That is where ranked choice voting comes in. If voters were allowed to rank the candidates in order of preference, if their first choice is eliminated, their second choice is registered. If their first and second choice are eliminated, their third choice is registered.

“RCV is used in elections in many other countries. It’s pretty simple. Just pick your candidates in order, starting with your favorite. You don’t have to rank them all. You can pick your top 3 (or just 2), & that’s better than picking just one, as we do now,” says Kolchinsky.

He adds that this further leads into another “fascinating consequence” of ranked choice voting: greater civility on the campaign trail. 

Under a choose-one method, it is a zero-sum game of win or lose so campaigns go negative quickly to vilify their opponent. However, if a candidate sees an avenue to victory by campaigning for a voter’s second or third choice, they are much less likely to attack the voter’s first choice.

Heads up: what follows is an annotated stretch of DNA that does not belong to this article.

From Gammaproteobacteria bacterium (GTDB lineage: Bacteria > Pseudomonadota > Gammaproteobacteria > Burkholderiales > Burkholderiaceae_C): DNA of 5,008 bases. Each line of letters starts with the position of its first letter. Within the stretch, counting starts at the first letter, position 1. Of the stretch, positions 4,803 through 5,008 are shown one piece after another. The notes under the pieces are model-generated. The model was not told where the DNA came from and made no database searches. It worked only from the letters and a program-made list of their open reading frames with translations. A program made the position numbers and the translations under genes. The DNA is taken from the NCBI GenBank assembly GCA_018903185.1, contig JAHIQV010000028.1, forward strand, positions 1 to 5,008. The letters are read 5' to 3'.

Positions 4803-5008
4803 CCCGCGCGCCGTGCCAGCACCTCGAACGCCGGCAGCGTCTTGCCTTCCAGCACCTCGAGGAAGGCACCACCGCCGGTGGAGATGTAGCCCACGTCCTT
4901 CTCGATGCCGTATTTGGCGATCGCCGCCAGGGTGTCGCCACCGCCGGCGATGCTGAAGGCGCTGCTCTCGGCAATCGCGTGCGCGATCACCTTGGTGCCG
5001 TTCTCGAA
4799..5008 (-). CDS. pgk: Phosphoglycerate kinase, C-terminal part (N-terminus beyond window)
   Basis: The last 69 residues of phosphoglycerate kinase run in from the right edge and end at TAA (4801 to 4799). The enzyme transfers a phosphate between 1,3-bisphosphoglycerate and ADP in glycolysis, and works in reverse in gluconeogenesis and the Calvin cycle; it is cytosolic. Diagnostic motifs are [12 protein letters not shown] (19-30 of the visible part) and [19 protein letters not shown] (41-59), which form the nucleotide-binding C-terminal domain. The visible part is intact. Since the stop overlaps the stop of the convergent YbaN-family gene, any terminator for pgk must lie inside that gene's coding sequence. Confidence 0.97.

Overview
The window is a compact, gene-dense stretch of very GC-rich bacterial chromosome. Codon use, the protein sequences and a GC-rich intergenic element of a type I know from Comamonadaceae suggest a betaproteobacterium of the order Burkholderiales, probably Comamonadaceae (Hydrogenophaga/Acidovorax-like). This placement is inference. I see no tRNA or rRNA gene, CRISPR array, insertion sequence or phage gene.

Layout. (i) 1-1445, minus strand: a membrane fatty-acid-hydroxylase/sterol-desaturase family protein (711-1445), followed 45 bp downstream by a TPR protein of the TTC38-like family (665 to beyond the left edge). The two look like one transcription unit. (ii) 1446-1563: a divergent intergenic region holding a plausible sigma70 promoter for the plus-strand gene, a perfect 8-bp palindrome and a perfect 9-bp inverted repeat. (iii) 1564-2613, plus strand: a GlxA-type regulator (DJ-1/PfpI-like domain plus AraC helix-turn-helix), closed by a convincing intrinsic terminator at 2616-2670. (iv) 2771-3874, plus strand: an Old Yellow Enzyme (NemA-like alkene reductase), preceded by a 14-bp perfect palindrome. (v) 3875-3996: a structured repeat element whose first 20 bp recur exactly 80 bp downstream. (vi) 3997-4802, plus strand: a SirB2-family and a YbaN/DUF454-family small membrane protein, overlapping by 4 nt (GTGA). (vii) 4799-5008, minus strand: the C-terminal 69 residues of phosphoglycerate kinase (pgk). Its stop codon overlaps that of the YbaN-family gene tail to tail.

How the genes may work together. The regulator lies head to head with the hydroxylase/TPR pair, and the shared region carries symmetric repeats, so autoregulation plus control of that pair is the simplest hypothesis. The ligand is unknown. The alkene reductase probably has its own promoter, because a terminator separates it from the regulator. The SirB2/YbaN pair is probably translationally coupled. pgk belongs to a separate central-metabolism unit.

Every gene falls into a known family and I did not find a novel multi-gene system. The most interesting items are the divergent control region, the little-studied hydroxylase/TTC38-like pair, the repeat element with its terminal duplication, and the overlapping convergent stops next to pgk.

There is even historical evidence that ranked choice voting facilitates a less toxic campaign environment. 

Kolchinsky, however, acknowledges an important truth many pro-voter reformers understand today: There is no silver bullet to curing the myriad of problems that plague US elections. Vote-at-home alone won’t save our democratic process. Nonpartisan primaries alone won’t save our democratic process. Ranked choice voting alone won’t save our democratic process.

There are problems that exist at every institutional level of the US political process, which is why pre-eminent individuals and groups in the reform space have formed collaborative efforts like the National Association of Nonpartisan Reformers and the Bridge Alliance to figure out what solutions that will lead to greater competition, more accountability, and empower all voters in the process.

The COVID-19 pandemic has further exposed the vulnerabilities and weaknesses of the US electoral process. What impact it will fully have on the 2020 elections remains to be seen. However, Kolchinsky sees a potential positive that could save the political and electoral processes from the crisis it was already in:

"Just as Covid-19 has driven us into isolation in our homes, politically it could trigger a series of election reforms that could help bring us closer together for the long run."

Maybe he’s right.

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Photo Source: Bloomberg

About the Author

Shawn Griffiths

Shawn, election reform expert and former editor for IVN.us, studied history and philosophy at the University of North Texas. He joined the IVN team in 2012.